[Xorp-users] Linux 2.6 multicast issue using PIM

Pavlin Radoslavov pavlin@icir.org
Mon, 23 Aug 2004 10:05:28 -0700

> Bruce
> Thanks for the comment and this is why the local concern here is the kernel 
> multicast functions are not really working in Linux 2.6, therefore, any 
> user apps (aka PIM) wont function correctly.
> ...chris


Based on my test results with a 2.6 kernel, I had no problems with
multicast forwarding, therefore to solve the problem faster I
would recommend that we try to isolate it by first looking somewhere

Hence, can you do the following:

1. Make sure that you have the following options in you Linux-2.6
kernel configuration file:


[those options are mentioned in xorp/pim/README]

If you don't have the above options enabled, the results are

2. For consistency, please get the lastest XORP code from the
   anonymous CVS repository.

3. Please answer my earlier question whether your PIM routers are
   directly connected to each other (e.g., via a physical LAN), or
   whether there is something between them. For example, do you have
   switches, do you use some tunnels (e.g., openvpn), etc.

4. Once you start XORP PIM on two neighbor routers, please run
   tcpdump on the neighboring interfaces on each router. E.g., in
   your topology you have:

Host <--> Core 2 (acting as edge router) <--> Core 2 (acting as backbone 
rtr) <--> Core 2 (edge rtr) <--> Host.

   In that case, please run tcpdump on the interface that connects
   the first edge router to the backbone router, and on the
   corresponding interface of the backbone router.

   In your previous email you said that each router is sending PIM
   Hello messages, but those messages are not received by the other
   routers. Hence, by running tcpdump can you confirm whether the
   PIM Hello messages originated by the backbone router reach the
   first edge router (and vice-versa). If tcpdump on the backbone
   router shows that the Hello messages are sent on that interface,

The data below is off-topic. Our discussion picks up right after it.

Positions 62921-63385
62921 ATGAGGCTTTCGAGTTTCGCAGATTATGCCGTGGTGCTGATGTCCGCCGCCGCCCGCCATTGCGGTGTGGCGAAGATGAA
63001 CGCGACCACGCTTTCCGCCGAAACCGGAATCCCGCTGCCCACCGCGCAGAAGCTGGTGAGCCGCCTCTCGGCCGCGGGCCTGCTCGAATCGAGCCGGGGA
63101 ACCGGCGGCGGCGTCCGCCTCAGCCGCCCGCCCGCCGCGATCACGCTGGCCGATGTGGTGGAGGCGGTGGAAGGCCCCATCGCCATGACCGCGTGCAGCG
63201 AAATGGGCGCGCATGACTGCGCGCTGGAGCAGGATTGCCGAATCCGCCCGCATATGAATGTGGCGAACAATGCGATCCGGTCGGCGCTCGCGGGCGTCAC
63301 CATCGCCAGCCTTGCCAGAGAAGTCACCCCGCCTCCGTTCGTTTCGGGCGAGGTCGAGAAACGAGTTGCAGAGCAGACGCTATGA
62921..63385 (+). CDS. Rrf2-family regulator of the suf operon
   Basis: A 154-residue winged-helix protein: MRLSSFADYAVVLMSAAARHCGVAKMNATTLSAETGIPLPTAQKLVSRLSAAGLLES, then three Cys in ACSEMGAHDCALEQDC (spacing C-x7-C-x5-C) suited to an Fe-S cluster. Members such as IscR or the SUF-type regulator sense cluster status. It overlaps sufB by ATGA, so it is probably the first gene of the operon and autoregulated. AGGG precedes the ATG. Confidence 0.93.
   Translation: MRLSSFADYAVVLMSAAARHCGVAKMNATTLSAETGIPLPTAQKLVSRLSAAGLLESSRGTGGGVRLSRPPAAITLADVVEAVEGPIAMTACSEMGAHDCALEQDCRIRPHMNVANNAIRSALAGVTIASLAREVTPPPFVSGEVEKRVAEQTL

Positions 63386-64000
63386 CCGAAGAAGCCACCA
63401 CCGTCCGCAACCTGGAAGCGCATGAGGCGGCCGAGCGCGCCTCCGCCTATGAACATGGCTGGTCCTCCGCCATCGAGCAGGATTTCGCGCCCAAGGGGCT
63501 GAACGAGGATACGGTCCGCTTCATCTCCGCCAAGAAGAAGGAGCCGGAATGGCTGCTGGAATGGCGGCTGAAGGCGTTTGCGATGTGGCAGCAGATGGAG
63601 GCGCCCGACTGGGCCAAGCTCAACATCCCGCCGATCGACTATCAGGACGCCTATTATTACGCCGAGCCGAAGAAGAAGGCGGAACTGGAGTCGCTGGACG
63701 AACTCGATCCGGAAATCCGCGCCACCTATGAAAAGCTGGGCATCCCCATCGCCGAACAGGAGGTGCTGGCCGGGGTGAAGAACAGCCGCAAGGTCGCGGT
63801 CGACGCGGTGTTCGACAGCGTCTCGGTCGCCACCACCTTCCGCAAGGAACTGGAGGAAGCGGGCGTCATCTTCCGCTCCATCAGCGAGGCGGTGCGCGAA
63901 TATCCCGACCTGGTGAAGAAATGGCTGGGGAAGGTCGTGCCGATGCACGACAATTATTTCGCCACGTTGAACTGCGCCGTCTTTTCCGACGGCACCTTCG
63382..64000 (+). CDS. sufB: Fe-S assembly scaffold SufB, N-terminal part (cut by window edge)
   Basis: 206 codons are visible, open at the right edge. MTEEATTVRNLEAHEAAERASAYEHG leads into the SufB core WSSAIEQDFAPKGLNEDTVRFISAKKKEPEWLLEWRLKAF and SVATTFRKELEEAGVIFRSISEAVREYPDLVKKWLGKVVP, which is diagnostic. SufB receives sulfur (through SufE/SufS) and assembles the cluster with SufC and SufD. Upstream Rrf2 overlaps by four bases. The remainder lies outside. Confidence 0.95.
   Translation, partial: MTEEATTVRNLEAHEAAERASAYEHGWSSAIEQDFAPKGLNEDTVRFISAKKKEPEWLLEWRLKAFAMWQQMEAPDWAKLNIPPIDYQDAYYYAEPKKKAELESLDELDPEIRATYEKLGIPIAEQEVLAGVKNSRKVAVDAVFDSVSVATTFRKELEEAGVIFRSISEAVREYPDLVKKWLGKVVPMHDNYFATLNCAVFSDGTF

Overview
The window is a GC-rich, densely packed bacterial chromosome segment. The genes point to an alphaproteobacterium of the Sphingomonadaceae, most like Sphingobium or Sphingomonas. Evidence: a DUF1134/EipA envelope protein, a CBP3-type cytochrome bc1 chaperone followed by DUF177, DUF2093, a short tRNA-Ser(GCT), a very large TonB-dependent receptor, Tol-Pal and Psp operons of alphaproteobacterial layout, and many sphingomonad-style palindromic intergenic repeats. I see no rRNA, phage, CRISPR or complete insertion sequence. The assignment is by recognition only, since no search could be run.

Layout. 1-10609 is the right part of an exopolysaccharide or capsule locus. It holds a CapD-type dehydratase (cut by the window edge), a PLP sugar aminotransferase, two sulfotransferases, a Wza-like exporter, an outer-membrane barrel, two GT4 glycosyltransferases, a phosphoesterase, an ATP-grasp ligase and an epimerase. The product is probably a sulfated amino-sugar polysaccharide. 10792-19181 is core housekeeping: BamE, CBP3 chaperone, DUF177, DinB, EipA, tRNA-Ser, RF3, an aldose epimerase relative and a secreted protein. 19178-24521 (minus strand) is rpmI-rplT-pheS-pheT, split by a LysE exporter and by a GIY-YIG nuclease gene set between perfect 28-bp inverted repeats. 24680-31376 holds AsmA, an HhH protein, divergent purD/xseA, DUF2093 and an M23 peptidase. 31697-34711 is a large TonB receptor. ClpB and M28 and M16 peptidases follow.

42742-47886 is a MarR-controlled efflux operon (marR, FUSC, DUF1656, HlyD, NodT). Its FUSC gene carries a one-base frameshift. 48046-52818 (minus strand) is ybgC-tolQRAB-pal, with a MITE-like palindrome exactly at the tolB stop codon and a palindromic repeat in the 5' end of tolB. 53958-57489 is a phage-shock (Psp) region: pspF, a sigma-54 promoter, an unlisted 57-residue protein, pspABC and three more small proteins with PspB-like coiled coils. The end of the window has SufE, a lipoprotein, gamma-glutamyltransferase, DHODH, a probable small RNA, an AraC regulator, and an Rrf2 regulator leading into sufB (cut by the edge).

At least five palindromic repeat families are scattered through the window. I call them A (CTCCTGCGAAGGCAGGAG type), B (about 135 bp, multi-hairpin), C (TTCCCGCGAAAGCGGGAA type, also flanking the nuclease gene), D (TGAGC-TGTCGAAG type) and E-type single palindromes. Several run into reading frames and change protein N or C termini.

but tcpdump on the first edge router does not see those Hello
   messages, then the Hellos have been lost somewhere between the
   routers (e.g., a switch in the middle may have filtered them, a
   virtual tunnel may have been misconfigured, etc). If tcpdump on
   the receiving side does see the Hellos, but PIM userland daemon
   doesn't see them, then the problem is within the router itself,
   and we can take additional steps to find it.

Once we have the above information, we can trace the problem
further. Otherwise, we will be just guessing...


> At 08:21 AM 8/23/2004, Bruce M Simpson wrote:
> >On Mon, Aug 23, 2004 at 02:04:14PM +0200, Arnaud Le Taillanter wrote:
> > > Just out of curiosity, why is PIM kernel support necessary for the Xorp
> > > PIM daemon to operate?
> > > I've successfully run XORP PIM on a FreeBSD box, I followed the
> > > documentation and enabled the kernel options MROUTING (fair :) and also
> > > PIM, but I don't see why Xorp PIM would need PIM support from the
> > > kernel. Xorp BGP doesn't need BGP support from the kernel for example.
> >
> >BGP lives entirely in userland; it only requires specific kernel support
> >in special circumstances (TCP-MD5).
> >
> >PIM does not live entirely in userland. Multicast forwarding functions are
> >located within the kernel.